Secondary-progressive multiple sclerosis (SPMS)
Multiple Sclerosis is a chronic inflammatory disease of the central nervous system. The pathomechanism of the disease involves the activation of B lymphocytes by an unknown causative agent which promotes the production of antibodies directed against a myelin protein and triggers a cascade of inflammatory processes involving e.g. T lymphocytes, cytokines, interleukin and oligoclonal proteins.
Myelin is a fatty substance that surrounds axons and forms an electrically insulating layer which main task is to increase the speed of electrical signals in neurons. As a result of auto-aggression, the process of demyelination, i.e. the loss of myelin sheath occurs resulting in the weakening or the loss of signal transmission along the nerves and leading to axonal degeneration.
In the first years of the disease, inflammatory processes outweigh degenerative changes.
On the basis of ongoing pathological process in the central nervous system and the advancement of disease, the following clinical forms of multiple sclerosis can be distinguished:
a) relapsing-remitting multiple sclerosis (RRMS) - new symptoms appear (or present neurological symptoms are worsening) due to the exacerbation of an inflammatory process during relapse and they disappear (usually as a result of treatment with corticosteroids) during remission period;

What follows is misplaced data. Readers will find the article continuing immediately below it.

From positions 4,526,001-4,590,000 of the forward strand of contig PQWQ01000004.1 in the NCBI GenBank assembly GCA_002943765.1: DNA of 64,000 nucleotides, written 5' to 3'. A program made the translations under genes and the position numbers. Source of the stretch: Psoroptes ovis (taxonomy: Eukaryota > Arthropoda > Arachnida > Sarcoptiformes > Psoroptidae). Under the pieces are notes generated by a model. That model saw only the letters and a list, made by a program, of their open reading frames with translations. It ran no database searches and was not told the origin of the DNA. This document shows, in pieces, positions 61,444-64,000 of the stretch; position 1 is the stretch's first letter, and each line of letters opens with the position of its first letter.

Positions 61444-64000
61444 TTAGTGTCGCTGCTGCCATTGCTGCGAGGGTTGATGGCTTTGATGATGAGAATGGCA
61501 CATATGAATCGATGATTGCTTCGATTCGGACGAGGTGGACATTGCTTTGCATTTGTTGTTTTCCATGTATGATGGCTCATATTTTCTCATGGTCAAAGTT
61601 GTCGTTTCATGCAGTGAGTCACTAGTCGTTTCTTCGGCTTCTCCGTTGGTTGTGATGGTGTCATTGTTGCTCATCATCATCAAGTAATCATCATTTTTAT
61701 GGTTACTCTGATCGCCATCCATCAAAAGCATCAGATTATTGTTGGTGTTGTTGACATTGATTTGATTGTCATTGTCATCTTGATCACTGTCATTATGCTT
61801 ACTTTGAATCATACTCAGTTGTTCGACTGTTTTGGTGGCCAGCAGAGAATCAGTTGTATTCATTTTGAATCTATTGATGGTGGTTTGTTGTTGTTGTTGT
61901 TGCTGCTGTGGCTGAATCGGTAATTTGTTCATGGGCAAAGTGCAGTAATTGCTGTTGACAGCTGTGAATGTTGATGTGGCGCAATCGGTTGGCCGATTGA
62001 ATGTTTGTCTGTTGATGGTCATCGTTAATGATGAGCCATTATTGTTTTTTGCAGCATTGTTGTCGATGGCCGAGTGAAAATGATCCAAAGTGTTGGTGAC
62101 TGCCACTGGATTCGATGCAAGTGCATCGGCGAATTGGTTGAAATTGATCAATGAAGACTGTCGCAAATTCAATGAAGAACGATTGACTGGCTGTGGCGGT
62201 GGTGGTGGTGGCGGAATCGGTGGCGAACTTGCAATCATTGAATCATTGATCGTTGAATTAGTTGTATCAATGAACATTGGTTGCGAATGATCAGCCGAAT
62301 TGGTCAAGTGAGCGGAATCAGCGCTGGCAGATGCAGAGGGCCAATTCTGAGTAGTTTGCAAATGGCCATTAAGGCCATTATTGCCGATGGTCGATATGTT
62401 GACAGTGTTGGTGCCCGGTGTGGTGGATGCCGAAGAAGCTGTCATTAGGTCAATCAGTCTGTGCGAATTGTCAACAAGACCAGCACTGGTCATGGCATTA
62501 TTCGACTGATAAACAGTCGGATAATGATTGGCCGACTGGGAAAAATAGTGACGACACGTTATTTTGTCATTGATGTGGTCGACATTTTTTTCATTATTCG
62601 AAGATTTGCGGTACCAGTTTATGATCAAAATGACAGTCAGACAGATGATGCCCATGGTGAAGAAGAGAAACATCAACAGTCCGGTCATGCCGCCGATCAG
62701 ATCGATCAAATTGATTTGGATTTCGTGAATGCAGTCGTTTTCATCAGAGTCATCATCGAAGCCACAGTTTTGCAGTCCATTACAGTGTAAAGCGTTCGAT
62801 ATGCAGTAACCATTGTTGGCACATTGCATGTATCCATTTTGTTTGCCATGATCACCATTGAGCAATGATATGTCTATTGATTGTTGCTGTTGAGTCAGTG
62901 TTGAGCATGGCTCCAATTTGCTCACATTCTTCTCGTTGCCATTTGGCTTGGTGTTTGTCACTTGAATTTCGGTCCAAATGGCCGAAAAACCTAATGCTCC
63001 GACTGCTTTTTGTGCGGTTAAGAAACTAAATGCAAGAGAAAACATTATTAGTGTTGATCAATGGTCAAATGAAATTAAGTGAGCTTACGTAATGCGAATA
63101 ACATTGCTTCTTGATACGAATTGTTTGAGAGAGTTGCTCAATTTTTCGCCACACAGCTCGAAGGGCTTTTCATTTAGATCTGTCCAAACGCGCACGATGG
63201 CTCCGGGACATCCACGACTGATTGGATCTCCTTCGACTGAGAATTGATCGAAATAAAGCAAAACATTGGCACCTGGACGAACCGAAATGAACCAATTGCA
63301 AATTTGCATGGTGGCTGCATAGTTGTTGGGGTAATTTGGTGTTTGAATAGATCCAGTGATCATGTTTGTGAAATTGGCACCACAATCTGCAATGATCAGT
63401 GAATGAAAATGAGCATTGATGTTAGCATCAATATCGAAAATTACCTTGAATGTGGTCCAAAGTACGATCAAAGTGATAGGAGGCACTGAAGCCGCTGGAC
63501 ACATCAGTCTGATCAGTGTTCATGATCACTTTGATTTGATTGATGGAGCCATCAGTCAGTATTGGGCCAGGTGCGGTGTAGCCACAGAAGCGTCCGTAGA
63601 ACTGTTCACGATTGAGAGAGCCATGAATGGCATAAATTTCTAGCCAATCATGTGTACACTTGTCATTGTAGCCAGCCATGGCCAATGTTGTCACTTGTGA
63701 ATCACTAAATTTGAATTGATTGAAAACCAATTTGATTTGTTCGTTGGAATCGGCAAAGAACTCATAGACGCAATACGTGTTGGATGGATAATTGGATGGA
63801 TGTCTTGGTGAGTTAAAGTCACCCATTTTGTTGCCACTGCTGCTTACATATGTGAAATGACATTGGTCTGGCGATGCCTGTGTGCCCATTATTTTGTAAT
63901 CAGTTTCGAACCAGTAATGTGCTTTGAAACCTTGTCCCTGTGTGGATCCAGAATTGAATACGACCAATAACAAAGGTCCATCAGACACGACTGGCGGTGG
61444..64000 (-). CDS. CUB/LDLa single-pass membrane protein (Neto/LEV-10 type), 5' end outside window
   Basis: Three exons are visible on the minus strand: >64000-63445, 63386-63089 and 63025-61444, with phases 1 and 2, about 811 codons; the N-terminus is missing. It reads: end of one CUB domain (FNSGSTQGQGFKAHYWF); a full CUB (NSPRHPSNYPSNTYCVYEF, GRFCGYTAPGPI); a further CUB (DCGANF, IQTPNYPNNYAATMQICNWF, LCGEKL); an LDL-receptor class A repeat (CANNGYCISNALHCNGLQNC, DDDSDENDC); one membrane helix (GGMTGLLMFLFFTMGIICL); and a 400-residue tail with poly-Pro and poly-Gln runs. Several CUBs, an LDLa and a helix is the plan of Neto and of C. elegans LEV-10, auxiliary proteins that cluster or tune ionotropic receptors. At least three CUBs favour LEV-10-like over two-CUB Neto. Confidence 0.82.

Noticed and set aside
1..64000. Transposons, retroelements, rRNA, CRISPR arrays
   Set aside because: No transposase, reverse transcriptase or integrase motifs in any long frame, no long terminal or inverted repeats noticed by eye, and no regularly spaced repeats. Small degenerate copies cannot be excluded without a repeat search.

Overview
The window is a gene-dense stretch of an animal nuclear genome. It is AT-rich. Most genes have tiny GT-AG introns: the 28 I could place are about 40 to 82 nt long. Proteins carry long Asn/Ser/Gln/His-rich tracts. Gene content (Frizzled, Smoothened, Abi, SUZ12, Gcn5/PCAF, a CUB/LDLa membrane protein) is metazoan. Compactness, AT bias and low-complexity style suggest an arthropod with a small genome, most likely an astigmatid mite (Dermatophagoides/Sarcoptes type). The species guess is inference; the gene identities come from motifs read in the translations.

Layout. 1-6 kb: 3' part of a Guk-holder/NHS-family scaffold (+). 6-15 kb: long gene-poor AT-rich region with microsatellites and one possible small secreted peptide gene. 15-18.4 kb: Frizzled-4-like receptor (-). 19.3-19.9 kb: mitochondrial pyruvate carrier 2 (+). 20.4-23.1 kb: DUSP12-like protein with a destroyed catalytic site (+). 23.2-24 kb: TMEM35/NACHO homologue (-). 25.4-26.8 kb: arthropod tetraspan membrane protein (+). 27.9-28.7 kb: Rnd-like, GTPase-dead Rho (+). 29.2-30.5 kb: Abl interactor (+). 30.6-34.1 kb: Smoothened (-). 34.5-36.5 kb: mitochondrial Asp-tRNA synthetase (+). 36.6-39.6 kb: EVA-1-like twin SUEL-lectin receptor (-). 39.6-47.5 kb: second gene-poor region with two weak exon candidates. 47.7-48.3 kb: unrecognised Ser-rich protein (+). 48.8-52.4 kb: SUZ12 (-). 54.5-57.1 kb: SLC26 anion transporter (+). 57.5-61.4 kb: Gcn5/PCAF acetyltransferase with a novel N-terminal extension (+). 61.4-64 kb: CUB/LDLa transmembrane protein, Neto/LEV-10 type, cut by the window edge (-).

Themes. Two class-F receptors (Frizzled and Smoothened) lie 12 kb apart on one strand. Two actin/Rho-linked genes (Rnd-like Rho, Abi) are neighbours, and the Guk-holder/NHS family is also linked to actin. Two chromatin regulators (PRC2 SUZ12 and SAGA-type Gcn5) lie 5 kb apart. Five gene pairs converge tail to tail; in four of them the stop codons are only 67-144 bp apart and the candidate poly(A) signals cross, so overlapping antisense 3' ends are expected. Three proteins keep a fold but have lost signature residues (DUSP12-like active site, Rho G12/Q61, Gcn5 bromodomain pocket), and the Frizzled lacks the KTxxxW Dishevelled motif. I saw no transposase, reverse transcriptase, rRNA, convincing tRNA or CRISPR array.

Chronic forms with a predominant degenerative component:
b) primary progressive multiple sclerosis (PPMS) – involves constant deterioration of neurological state, without disease relapses and the remission of symptoms.
c) secondary progressive multiple sclerosis (SPMS) - years of relapses are not followed by a remission, patient's disability constantly worsens.
At the Institute we treat SPMS.
The necessity to look for new treatment options for progressive Multiple Sclerosis patients has directed researchers and scientists towards stem cells. Stem cell transplantation allows for the delivery of new generations of cells. Stem cells, an undifferentiated elements, are able to differentiate and divide, self-renew and to form more specialized cells. In 2012, mesenchymal stem cells were safely used in the study of patients with secondary progressive multiple sclerosis. Evidence of structural, functional and physiological improvement suggests neuroprotective effects of MSC.